It is something that politicians of all parties have allowed to happen, although under Mr Blair it has become significantly worse. Yet it is a problem so vast and amorphous that no party has any idea what to do about it. So deeply is the canker of over-regulation eating into our national life that those not directly affected are hard pressed to grasp how far it has spread.
Consider what are supposedly the big four issues at this election: the health service, crime, schools and taxation. What have they in common? Study after study shows that the biggest obstacle preventing nurses and doctors from looking after patients, policemen from catching criminals or teachers from having time to teach pupils is the deluge of unnecessary red tape in which they are being engulfed.
When one inner London comprehensive was recently singled out as "the most improved school in the country", the Government was not pleased when its headmistress, Elizabeth Phillips, took the chance to protest that she and her colleagues were "overwhelmed with bureaucracy".
Even Mr Blair admitted last week that hospital doctors had told him that red tape was taking up 30 per cent of their time. The complaint most often heard about our tax system, particularly under Gordon Brown, is not just that it takes our money, but that it is sinking into a mire of bureaucratic incomprehensibility.
However, the most conspicuous explosion in regulation is that now affecting business. Surveys by all our leading business organisations, from the Confederation of British Industry to the Institute of Chartered Accountants, now put red tape way out at the top of all the problems facing Britain's businesses, as the greatest barrier to their future growth, or even their survival.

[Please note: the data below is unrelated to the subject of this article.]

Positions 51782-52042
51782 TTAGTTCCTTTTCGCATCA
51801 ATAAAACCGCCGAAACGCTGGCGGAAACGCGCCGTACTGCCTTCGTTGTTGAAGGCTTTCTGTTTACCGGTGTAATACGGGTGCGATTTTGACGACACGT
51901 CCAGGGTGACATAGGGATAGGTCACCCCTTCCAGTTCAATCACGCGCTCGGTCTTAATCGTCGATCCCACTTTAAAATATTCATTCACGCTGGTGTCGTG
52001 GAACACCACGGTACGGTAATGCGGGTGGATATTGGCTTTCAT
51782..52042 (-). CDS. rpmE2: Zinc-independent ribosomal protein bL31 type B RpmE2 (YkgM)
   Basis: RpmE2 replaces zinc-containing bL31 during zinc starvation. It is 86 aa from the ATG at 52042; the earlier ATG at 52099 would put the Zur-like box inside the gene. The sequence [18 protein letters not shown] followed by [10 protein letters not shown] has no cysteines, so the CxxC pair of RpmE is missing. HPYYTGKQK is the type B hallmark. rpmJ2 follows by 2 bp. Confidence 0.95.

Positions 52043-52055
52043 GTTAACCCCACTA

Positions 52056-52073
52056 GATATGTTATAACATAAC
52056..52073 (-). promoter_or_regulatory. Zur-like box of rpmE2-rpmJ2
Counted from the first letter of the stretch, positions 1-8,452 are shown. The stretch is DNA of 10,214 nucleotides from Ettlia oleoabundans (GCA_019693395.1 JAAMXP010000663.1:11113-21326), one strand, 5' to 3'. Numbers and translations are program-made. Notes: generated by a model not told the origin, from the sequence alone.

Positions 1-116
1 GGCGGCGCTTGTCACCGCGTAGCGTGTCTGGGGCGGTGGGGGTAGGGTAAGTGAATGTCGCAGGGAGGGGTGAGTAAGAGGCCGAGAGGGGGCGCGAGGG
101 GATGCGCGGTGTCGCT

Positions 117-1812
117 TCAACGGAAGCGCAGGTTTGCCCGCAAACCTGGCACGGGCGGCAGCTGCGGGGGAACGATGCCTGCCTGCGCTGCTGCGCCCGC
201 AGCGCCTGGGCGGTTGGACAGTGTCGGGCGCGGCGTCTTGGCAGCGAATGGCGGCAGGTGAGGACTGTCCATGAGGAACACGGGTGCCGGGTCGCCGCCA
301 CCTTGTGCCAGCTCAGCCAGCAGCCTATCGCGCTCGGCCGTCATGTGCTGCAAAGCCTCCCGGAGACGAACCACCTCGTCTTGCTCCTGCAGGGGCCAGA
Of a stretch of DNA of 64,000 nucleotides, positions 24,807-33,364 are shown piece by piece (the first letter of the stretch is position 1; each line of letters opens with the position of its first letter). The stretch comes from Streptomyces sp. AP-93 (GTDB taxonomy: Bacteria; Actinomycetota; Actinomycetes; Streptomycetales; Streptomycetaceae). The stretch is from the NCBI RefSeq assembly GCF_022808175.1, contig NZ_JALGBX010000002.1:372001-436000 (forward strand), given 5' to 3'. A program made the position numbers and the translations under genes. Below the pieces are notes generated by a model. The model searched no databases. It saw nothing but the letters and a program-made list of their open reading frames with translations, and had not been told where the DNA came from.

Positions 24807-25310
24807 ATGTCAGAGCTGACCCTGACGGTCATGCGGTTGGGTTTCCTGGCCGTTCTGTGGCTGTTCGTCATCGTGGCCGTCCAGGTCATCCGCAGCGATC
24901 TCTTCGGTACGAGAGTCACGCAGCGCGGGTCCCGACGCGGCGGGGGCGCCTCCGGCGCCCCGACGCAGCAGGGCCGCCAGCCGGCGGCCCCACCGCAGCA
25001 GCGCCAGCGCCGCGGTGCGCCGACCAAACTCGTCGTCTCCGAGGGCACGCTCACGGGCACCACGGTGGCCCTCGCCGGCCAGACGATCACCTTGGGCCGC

A recent study by the British Chambers of Commerce estimated that the cost of the additional regulatory burden imposed by the Blair Government, based on the Government's own figures, has been #15 billion. Yet this survey omitted several other important recent additions to regulatory costs, not to mention those of thousands of existing rules that bodies such as the Institute of Directors have estimated are costing as much as #25 billion a year.
Just as damaging to the national economy is the massive cost that unnecessary bureaucracy inflicts on every area of public administration. As doctors complain that red tape is wasting 30 per cent of their time, teachers report that they must spend "20 hours a week" on paperwork. The same applies to the police and local government, whose hidden costs must account for a sizeable chunk of our #400 billion-a-year public spending bill.
Take all this into account and that figure of #15 billion for just two dozen business regulations soon looks like only a fraction of the total cost to our productive economy, which cannot be far short of #50 billion a year.
Last Tuesday, when Arthur Downton, a pensioner aged 71, drove his car into the River Severn at Bridgnorth in Shropshire, no firemen were available to rescue him. One of the town's two fire engines was out of service, the other was busy on what turned out to be a hoax call and Mr Downton drowned. The police said that, had a fire crew been on hand, he would not have died.